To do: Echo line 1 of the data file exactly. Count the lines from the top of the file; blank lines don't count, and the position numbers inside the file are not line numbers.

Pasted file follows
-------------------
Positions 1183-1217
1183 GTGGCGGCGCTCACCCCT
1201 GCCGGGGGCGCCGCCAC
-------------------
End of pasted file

Positions 1183-1217